In the cockpit, it's instantly apparent that everything on the redesigned instrument panel is set high-up. It's so high, in fact, that, unless you're quite tall, you can't see the car's hood from the driver's seat. The logic behind this is to keep the driver's eyes from drifting too far below the windshield.

The standard 7-inch display sits at the top of the center stack and is set far back. While some carmakers are switching to touchscreens, Lexus opted to keep its hands-off setup with a separate control button located on the center console. Although this design might frustrate iPad junkies, it does cut back on reaching over and fidgeting around while driving. Not to mention it keeps the screen free of fingerprints that can make touch-screens hard to read in bright sunlight.

Real-time traffic and weather via HD Radio are included on all models subscription-free, unlike other systems that require a monthly fee. In addition, the system uses predictive traffic information, which will give you an estimate of traffic based on historical data. On cars equipped with navigation, the map will automatically display nearby gas stations when fuel levels are low.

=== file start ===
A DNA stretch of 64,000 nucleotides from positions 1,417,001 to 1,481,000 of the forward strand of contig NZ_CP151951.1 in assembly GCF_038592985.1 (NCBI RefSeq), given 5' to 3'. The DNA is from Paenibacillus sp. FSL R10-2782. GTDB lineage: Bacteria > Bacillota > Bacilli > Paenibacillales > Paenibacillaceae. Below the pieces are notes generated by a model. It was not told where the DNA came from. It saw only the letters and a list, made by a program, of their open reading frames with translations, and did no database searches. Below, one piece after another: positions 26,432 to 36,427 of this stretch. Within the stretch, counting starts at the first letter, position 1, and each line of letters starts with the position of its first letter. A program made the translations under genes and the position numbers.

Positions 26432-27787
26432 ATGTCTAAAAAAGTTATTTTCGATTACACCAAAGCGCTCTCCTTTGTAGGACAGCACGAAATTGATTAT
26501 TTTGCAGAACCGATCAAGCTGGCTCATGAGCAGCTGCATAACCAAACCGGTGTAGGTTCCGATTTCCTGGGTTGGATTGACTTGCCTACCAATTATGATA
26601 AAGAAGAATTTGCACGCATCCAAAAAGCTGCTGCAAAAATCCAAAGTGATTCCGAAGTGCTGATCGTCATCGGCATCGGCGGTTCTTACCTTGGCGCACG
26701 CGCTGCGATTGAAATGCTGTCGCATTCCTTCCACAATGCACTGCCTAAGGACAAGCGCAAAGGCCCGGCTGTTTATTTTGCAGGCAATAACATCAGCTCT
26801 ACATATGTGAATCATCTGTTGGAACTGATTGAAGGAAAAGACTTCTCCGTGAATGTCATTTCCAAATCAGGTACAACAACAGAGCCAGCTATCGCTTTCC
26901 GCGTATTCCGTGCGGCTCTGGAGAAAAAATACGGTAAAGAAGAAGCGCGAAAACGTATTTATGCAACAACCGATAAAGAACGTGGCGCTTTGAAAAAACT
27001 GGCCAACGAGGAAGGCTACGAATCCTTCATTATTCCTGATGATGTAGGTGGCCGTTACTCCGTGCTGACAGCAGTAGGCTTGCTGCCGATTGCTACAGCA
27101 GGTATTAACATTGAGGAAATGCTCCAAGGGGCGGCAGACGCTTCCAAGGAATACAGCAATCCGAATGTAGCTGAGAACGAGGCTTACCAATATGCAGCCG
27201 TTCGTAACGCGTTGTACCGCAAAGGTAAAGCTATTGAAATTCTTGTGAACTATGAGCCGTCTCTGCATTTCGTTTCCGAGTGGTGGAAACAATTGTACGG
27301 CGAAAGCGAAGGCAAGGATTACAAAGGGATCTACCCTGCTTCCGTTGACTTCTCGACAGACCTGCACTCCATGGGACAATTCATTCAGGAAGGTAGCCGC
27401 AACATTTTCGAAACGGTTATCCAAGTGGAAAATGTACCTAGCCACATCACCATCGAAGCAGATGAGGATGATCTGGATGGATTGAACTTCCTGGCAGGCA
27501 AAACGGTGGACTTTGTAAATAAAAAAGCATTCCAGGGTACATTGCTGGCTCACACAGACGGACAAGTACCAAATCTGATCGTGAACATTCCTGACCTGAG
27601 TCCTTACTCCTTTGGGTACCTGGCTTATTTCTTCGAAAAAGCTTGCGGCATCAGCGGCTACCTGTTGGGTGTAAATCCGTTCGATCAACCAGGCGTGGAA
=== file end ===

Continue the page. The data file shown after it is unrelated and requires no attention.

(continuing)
Beneath the screen and flanked by air vents sits an analog clock, which looks a little silly for a car that's supposed to be at the forefront of technology. Underneath is an upward-slanting panel of air conditioning controls that take up a vast amount of space a plethora of buttons. Sadly, this control panel already looks dated and doesn't match the otherwise futuristic cabin design. Temperature can be changed via electrostatic controls; simply tap, or drag your finger up and down the narrow metal lines. But we found it strange that fan speed isn't also controlled this way.

The shifter, drive mode selector and arm rest sit on the driver's side of the center console, while the passenger's side gets the rectangular knob that controls the infotainment system, as well as two cupholders that will average-sized cans and bottles.